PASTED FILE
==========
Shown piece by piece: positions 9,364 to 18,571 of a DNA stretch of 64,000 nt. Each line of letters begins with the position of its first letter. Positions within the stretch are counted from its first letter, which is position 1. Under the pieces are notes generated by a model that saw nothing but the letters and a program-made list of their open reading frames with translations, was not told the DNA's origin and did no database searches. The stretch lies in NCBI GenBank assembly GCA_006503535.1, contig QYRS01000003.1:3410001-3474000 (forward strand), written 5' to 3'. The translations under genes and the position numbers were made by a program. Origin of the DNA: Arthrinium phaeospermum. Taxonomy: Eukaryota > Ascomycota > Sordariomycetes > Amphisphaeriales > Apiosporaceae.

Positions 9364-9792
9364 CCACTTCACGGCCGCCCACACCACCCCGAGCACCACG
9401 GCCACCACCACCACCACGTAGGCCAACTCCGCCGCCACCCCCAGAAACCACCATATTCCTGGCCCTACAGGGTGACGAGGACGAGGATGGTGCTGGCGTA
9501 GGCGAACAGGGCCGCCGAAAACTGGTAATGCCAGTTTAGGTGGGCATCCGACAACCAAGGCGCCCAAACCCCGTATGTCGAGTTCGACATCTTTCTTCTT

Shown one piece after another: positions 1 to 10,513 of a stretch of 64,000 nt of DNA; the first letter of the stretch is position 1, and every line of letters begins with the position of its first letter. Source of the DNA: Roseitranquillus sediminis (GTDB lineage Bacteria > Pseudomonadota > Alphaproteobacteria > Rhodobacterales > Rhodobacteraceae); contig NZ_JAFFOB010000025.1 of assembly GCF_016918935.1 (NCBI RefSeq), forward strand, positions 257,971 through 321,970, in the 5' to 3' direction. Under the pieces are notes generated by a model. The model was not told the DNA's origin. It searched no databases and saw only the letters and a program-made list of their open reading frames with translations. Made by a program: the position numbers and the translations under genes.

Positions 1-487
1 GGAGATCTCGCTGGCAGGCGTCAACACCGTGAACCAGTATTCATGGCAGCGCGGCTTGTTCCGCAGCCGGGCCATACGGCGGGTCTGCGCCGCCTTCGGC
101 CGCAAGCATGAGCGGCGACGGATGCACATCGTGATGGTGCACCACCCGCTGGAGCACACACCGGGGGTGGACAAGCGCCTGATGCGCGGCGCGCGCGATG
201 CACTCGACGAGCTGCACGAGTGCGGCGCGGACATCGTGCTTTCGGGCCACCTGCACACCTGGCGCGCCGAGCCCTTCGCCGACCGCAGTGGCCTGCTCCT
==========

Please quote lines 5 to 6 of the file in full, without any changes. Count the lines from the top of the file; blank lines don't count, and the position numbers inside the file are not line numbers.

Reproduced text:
9501 GGCGAACAGGGCCGCCGAAAACTGGTAATGCCAGTTTAGGTGGGCATCCGACAACCAAGGCGCCCAAACCCCGTATGTCGAGTTCGACATCTTTCTTCTT

Shown one piece after another: positions 1 to 10,513 of a stretch of 64,000 nt of DNA; the first letter of the stretch is position 1, and every line of letters begins with the position of its first letter. Source of the DNA: Roseitranquillus sediminis (GTDB lineage Bacteria > Pseudomonadota > Alphaproteobacteria > Rhodobacterales > Rhodobacteraceae); contig NZ_JAFFOB010000025.1 of assembly GCF_016918935.1 (NCBI RefSeq), forward strand, positions 257,971 through 321,970, in the 5' to 3' direction. Under the pieces are notes generated by a model. The model was not told the DNA's origin. It searched no databases and saw only the letters and a program-made list of their open reading frames with translations. Made by a program: the position numbers and the translations under genes.